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Over 20 years ago, my husband and I visited a temple in Thailand with a Thai friend of ours. She had become friendly with the head monk who, along with his monks, had taken in many tigers. These tigers had, for the most part, been picked up as cubs by people who were visiting the forests; when they recognized their foolish decisions to capture the tigers (since the cats grew to be substantially larger and more fierce), they took them to what came to be called the Tiger Temple. The head monk felt he could provide a place of safety and care for the tigers, and gradually housed many tigers around the temple.
Every day the monks would take the tigers for a walk. They had an incredible rapport with these wild animals, and could often be seen relaxing with them in the open land nearby. The cats were kept and fed in very large cages, with plenty of room to walk around. We realized that there was no long-term planning involved; food for the cats was provided by people who knew of the monks’ work, including locals and tourists. Visits by outsiders were infrequent, and the cats looked well-cared for. It appeared that the monks were just doing what they believed was needed; theirs was the compassionate action to take.
Unfortunately, some of those outsiders decided to capitalize on the situation. They persuaded the head monk that they could make the temple famous, a tourist attraction, and that they could be of great help in the care of the animals. Our Thai friend knew immediately that this would be a very bad idea, but in spite of her rapport with the head monk, she couldn’t convince him to decline the offer. Eventually the entire project became a disaster for everyone involved, including the monks and the tigers. The Temple was finally raided by the government, probably based on the outrage of the public; the tigers were removed and the tiger portion of the facility was shut down in 2016.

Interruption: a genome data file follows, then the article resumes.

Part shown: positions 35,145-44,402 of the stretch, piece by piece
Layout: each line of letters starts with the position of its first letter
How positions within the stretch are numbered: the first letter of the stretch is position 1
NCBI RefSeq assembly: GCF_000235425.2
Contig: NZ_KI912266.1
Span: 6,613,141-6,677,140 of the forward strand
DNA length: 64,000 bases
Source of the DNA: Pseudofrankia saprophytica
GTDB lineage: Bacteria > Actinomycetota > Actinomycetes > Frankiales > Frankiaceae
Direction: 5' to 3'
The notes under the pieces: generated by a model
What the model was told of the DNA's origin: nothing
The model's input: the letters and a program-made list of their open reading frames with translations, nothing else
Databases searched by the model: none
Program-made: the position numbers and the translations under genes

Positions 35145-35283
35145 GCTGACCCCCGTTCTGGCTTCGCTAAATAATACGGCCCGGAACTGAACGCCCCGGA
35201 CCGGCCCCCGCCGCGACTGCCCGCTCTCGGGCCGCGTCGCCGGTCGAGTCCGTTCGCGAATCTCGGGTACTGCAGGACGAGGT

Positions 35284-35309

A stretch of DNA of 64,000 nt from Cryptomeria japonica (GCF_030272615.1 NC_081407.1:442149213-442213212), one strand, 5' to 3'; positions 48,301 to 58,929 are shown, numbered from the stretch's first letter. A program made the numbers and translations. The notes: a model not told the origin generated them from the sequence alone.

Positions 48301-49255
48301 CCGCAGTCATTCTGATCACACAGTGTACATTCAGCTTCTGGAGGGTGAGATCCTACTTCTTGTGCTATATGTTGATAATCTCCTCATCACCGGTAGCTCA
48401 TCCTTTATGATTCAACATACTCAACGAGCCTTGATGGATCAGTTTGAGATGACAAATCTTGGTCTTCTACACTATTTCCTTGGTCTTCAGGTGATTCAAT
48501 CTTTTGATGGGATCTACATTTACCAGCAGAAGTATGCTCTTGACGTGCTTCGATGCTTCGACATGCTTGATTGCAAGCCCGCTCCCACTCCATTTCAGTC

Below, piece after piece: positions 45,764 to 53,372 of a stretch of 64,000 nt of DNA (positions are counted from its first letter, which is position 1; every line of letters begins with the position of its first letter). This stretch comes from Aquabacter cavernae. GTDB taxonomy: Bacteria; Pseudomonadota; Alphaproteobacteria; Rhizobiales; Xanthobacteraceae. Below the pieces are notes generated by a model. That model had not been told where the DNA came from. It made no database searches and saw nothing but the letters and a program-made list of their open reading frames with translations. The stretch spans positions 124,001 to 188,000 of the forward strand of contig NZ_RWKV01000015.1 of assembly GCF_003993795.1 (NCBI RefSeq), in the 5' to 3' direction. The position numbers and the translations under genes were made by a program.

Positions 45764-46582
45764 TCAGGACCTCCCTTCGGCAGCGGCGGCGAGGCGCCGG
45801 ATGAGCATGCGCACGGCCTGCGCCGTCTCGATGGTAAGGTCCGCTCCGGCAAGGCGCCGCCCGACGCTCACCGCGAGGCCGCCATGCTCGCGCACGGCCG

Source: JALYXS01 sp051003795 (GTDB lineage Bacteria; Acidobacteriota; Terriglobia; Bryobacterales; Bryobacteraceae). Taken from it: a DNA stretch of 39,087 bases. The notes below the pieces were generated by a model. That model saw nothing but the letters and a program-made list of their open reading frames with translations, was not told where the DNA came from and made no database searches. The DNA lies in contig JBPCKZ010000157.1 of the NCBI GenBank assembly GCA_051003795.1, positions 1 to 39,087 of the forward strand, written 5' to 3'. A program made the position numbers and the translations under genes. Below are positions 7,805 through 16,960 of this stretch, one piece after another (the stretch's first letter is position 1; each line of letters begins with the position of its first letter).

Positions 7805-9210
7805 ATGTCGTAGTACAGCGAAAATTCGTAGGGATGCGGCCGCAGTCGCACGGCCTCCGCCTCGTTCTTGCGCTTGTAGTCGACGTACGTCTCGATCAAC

In February 2018, the facility was re-opened as a zoo by the Department of National Parks. A representative of the Department reports that the new facility will now be legal, “. . . because our department can control it directly.”
Somehow I don’t feel reassured.
I assume that PETA is not active in Thailand. But like anywhere else, the greedy have to make a buck at the expense of the monks and the tigers.
Here are some photos of our visit. Except for a couple of other people wandering around, we (with our friend) were the only visitors back then. The head monk was nice enough to meet with us privately. Even though the tiger was chained to a tree and the head monk stood close by to distract the tiger if he looked at me, it was still a stupid thing to do. Still . . .